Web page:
Yeah, I hate snakes! When I ran over a dead 3-foot rattler the other day at San Luis Reservoir, I realized I was very glad I wasn’t out tramping through the waist-high grasses surrounding the lake. It brought back some scary memories I don’t care to repeat.
A month ago, Duke Heberling, supervising ranger for San Luis State park, told me that they were seeing more snakes than ever. I believe there are a bunch of reasons why. First, high-water levels reaching the top for the first time in five years obviously drove any dens of snakes that had settled into the previously dry areas up to the current waters edge.
Add to that this wet year’s impact on the grasses and the explosion of growth everywhere and you have the perfect storm for snakes to hide along the shore – or anywhere there is cover. It’s a year where outdoorsmen and families out recreating need to pay extra notice.
I see two things that seem to be big reasons for getting bitten. The first bad choice comes when folks decide to mess with a snake. I’ve heard that about 60-plus percent of bites come from someone trying to kill or capture the snake, with accidental bites actually much less common. Snakes usually will try to flee if you give them the chance, but cornered they can be quite dangerous. From my experience, some people can’t resist trying to prove how brave they are when they get around rattlers.
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Another big factor in getting bitten is when people just aren’t paying attention – and doing something stupid like wading through tall grass or brush. I see campers letting their kids roam around high grassy areas like it’s a playground. Campgrounds may seem safe, but they can be snake magnets given the many squirrels attacted by free food. If you set something down for awhile in the wild, carefully inspect it before picking it up, especially at night near shorelines when snakes are out hunting. Boaters also need to be careful stepping onto shore, while also remembering that snakes can swim very well and may even try to get onboard – as I’ve encountered!
When I think of snakes, high water and tall shoreline grasses I go back to an old experience at Don Pedro Reservoir one early spring as we were about to launch. As I waited for Dad, two young guys were planting trees around the ramp area. One of them shouted out to his buddy that he could see a huge rattlesnake sunning itself about 40 yards away on a small, adjoining prominence covered with heavy brush and high weeds.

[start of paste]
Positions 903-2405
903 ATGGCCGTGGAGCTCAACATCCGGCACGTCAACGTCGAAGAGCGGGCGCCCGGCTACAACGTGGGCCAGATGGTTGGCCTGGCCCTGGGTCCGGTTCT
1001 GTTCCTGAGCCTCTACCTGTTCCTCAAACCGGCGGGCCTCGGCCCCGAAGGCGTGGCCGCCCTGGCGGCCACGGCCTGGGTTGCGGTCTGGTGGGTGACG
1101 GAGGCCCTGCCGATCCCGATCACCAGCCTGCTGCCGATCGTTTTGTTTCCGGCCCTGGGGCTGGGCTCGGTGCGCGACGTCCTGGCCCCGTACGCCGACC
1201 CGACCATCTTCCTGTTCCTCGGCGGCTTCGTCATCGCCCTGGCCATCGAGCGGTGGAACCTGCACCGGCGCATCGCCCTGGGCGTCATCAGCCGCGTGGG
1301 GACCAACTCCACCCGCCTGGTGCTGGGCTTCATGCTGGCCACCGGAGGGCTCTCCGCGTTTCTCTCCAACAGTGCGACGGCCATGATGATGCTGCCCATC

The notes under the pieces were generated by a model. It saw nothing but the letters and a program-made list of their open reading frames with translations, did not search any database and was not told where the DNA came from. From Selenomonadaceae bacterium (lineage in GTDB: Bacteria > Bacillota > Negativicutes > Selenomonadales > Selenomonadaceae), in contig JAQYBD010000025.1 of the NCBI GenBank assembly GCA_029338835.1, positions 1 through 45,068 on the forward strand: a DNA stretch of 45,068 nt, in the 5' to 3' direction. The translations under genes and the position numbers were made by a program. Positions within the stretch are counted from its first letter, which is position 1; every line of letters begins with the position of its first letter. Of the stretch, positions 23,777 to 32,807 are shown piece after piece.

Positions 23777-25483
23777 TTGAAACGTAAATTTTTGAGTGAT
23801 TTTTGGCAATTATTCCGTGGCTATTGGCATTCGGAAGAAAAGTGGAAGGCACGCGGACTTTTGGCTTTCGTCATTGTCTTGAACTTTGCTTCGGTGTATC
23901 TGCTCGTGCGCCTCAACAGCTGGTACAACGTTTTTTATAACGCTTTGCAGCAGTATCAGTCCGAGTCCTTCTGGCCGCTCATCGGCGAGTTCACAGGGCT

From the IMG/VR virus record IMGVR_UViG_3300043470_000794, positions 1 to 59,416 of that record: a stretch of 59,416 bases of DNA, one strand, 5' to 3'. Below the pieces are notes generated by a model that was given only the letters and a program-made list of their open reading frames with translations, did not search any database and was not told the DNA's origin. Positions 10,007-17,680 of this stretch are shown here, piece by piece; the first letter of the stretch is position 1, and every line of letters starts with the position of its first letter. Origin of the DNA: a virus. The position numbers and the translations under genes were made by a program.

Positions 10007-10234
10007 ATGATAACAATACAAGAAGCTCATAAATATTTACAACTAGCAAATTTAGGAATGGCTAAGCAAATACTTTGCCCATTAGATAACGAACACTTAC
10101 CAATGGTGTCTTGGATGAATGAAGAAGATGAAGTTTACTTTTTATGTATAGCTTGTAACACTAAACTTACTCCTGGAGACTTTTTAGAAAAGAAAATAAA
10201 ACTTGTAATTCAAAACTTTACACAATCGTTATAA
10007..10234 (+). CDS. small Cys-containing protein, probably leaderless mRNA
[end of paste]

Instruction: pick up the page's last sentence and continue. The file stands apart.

So one guy pipes up that he’s going to go out and kill that snake since it was so close to the ramp. At least that’s the reason he gave as he confidently headed to the point. Working his way closer, with his buddy providing instructions, I shuddered as he pushed through heavy brush with his shovel held high. Bravado might have been an appropriate word to describe his attitude! But that’s when the wheels started coming off!
“Hey, I can’t see the snake anymore!” the observer yelled to his stalking buddy. “Be careful, he could be anywhere now!” he cautioned as the now very worried co-worker inched forward in the waist-high foliage, frantically looking in all directions with the shovel still in the air. It reminded me of a horror movie where the victim just can’t resist opening the creaky door to see what’s behind it … nooo… run!
Suddenly the guy in the brush launches like a rocket, screaming while simultaneously bringing the shovel head down like a jackhammer. I bet he hit the ground with that shovel a dozen times before touching down. The rattler had been right under his feet and it was a monster! Crestfallen and shaken, he admitted his snake-hunting days were over.
In most cases, letting them get away is the best bet, if you have the choice! It’s snake season. Be on guard! Never give up!